The introduction of the book gives the readers the desire to understand more about Madagascar and other important terms that are used in the entire book. The first chapter of the book, introduces the readers to the place where the discussion happened in the northern region of Madagascar. The chapter explains the links that can be formulated between ecotourist trade and the sapphire in northern Madagascar with a connection to the links relating to the people taking part in the trade with the foreign buyers served by their effort (Walsh 37). The chapter aims at showing what the anthropologists often try to educate about the relationship between the known and the unknown, to expose the unexpeted relations and the imprudent embarrassments. It aims at also explaining and encouraging the new ways of thinking about the things that bind or split people in a world that is shared. The author adopts Google as a search engine in his bid to explain Madagascar and reasonate with college going readers. He does this through his introduction with several searches for Ankarana which is the site sapphire is mined and Madagascar. The searches also involve googling about the anthropology, the sapphire, and the ecotourism themselves. According to the author, the ‘global bazaar’ links every other aspect with the concept that people constantly seek information and that they will always trade goods. His concept is basically to show that the global bazaar is the same independent of the place. For instance, how the global marketplace is percieved from the pavements of Ankarana is similar to the prementioned trade show in New York City, which is also the same as viewing sapphires or ecotourism from an internet search engine (Walsh 37). From the summary of the book above, it is noticeable that the language used, the choice of words, and the terminologies in the book is dorminantly to catch the attention of a student, even though it draws the attention of the general audience. Ankarana has different ways to be percieved depending on who is making that perception. This can be the locals, the anthropologists, or the tourists visiting Ankarana. The author describes Ankarana as the ‘place of rocks’ according to the various perspectives. The locals of Ankarana percieve it as a sacred place and as a place they call home. However, the same place has different perception according to the tourists who come to visit Ankarana. The tourists view Ankarana as a place full of ‘wonders’ termed to be natural. They also look at it as one of the grand natural places in the world, but they also view it to be under threat (Walsh 37). The miners also have their own perception of Ankarana as a place where one can make a lot of fortune if the necessary effort and craftiness is exercised. The author dwells his argument on where these different perceptions can be related. Mining has a culture as it is termed by the author as “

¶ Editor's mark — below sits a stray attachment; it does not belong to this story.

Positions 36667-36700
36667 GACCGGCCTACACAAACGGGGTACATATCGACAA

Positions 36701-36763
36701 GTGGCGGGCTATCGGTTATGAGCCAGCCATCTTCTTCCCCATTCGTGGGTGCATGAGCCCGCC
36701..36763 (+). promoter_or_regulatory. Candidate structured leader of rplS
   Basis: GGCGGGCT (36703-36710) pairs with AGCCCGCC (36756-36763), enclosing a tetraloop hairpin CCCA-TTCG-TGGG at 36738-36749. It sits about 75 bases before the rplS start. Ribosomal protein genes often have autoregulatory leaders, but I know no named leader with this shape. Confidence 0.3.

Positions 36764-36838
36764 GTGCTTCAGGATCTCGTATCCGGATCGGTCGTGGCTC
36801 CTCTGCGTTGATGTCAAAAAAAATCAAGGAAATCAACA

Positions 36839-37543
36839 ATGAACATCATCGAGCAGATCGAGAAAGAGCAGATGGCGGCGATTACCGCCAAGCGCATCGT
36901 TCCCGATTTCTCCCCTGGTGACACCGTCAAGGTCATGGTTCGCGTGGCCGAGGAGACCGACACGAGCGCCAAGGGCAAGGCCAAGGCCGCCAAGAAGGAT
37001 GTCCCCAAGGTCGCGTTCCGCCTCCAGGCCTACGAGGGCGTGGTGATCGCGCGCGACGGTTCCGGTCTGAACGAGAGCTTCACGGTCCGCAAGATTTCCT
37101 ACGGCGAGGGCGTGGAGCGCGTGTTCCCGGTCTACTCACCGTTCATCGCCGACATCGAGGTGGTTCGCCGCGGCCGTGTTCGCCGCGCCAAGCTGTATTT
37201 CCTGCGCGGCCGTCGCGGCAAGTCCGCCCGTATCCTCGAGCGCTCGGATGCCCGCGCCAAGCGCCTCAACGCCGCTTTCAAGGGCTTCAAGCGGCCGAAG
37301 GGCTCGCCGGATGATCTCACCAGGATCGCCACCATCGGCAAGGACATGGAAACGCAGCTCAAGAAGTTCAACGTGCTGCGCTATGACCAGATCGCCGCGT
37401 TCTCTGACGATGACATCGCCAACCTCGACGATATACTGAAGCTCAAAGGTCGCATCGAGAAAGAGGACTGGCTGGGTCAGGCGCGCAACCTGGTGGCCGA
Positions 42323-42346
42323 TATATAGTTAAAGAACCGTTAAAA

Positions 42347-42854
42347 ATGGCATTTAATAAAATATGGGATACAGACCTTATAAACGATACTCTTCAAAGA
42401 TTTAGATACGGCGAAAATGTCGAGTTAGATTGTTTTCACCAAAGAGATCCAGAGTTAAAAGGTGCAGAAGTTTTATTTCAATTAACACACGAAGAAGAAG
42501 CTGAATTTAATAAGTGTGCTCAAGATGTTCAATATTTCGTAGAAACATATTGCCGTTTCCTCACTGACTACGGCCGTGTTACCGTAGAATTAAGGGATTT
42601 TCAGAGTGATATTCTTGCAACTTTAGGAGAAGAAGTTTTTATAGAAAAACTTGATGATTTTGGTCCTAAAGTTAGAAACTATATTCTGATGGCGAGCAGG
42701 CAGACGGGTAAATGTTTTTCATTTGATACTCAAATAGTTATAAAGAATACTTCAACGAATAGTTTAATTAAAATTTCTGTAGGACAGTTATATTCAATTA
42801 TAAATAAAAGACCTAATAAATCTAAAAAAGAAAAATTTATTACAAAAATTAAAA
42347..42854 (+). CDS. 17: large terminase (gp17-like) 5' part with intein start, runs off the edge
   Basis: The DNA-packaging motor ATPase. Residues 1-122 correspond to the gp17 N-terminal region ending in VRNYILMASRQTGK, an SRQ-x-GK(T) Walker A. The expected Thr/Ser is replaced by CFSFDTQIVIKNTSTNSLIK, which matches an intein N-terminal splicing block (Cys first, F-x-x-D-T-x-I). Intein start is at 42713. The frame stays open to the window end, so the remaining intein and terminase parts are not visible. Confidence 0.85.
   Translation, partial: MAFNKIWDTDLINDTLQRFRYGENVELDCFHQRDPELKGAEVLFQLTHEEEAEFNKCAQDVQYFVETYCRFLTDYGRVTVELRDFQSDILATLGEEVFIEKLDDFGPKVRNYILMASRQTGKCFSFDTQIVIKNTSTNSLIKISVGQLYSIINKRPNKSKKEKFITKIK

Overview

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(Made in Madagascar: Sapphires, Ecotourism and the Global Bazaar Essay)